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Monday, 2 December 2013

Upper head hemorrhaging: Subarachnoid hemorrhage (SAH) - The Causes

Hemorrhaging is also known as bleeding or abnormal bleeding as a result of blood loss due to internal.external leaking from blood vessels or through the skin.
Subarachnoid hemorrhage (SAH)
Subarachnoid hemorrhage (SAH) is defined as a condition of the presence of blood  within the subarachnoid space (the area between the brain and the thin tissues that cover the brain).
Causes and Rick factors
1. Causes
a. Bleeding from an arteriovenous malformation (AVM)
There is a report of nineteen additional cases of angiographic vasospasm after AVM rupture are reported in the literature. The mean age of these patients was 33 years; there was a 1.25:1 female to male predominance in this group. One-half of these patients had an intraparenchymal hemorrhage, and only 56% of them had SAH(1).

b. Bleeding from a cerebral aneurysm 
There is a report of a 59-year-old woman with type IIA von Willebrand's disease (VWD) presented with subarachnoid hemorrhage (SAH). Computed tomography showed SAH in the right sylvian fissure and intracranial hemorrhage in the right temporal lobe. Angiography demonstrated an aneurysm at the bifurcation of the right middle cerebral artery(2).

c. Coagulopathy
In the study carried out in an attempt to find out the association of coagulopathy and the development of delayed traumatic intracerebral hematoma (DTICH) in patients diagnosed with a traumatic subarachnoid hemorrhage (TSAH), found that on admission, peripheral blood samples for coagulation studies were taken within 6 hours after injury. All patients had subsequent CT scans performed within 24 hours of admission. Thirty (47.6%) of 63 patients exhibited radiological evidence of DTICH on their subsequent CT scans. There was a significant correlation between the increased value of serum fibrinogen degradation product (FDP > 40 micrograms/ml) and the development of DTICH(3).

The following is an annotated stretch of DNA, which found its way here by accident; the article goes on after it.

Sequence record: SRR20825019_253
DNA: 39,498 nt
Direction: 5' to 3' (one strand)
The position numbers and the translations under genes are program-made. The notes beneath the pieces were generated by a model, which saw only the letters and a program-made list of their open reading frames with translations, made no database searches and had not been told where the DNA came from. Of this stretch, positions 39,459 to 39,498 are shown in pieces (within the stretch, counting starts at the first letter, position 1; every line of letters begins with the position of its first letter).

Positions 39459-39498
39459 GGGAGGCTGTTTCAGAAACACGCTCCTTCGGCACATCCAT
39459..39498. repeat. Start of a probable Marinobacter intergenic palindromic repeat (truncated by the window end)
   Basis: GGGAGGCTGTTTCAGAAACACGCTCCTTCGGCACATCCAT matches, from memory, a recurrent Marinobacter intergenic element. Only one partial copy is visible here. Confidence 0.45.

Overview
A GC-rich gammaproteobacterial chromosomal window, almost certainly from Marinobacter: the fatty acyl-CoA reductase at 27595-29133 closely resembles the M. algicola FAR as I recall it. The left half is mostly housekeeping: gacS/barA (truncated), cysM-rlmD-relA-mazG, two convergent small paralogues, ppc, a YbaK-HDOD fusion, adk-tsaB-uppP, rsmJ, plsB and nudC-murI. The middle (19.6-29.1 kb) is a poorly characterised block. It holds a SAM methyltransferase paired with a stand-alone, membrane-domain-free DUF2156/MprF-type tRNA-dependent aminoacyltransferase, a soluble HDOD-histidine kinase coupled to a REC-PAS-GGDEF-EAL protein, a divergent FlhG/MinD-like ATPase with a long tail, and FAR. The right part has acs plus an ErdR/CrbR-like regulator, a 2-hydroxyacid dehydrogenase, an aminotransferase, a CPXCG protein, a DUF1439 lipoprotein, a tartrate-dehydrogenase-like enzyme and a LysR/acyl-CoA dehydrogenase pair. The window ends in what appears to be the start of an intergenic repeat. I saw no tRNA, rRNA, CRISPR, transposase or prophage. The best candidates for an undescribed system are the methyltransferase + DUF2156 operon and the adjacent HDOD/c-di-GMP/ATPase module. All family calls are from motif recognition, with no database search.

d. Head injury
In the study of Coagulopathy in severe traumatic brain injury: a prospective study, found that the incidence of TBI coagulopathy in SHI is high, especially in penetrating injuries. Independent risk factors for coagulopathy in isolated head injuries include GCS score of <or=8, ISS >or=16, hypotension upon admission, cerebral edema, subarachnoid hemorrhage, and midline shift. The development of TBI coagulopathy is associated with longer ICU length of stay and an almost 10-fold increased risk of death(4).

f. Use of blood thinners
There is a repory of a 45-year-old woman with prosthetic valves replacement, was admitted with severe headache and vomiting one month after starting danazol treatment at 300 mg per day. She was receiving long-term anticoagulation with warfarin and dipyridamole, taking 3.5 mg and 300 mg per day respectively. The patient's thrombotest value was less than 6% at the time of admission. Cranial CT revealed subarachnoid hemorrhage(5).

g. Certain types of herb
If you are experience certain symptoms of Hemorrhaging, please consult with your doctor before taking any blood thinning herbal medicine. Moderate to severe adverse events, such as spinal epidural hematoma, spontaneous intracerebral hemorrhage, retrobulbar hemorrhage, subarachnoid hemorrhage, spontaneous hyphema, and postoperative bleeding, have occasionally been anecdotally associated with consumption of dietary supplements(6).

h.  Etc.
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Sources
(1) http://www.ncbi.nlm.nih.gov/pubmed/22381269
(2) http://www.ncbi.nlm.nih.gov/pubmed/16377951
(3) http://www.ncbi.nlm.nih.gov/pubmed/11260889
(4) http://www.ncbi.nlm.nih.gov/pubmed/19131806
(5)  http://www.ncbi.nlm.nih.gov/pubmed/1886315
(6) http://www.ncbi.nlm.nih.gov/pubmed/22300597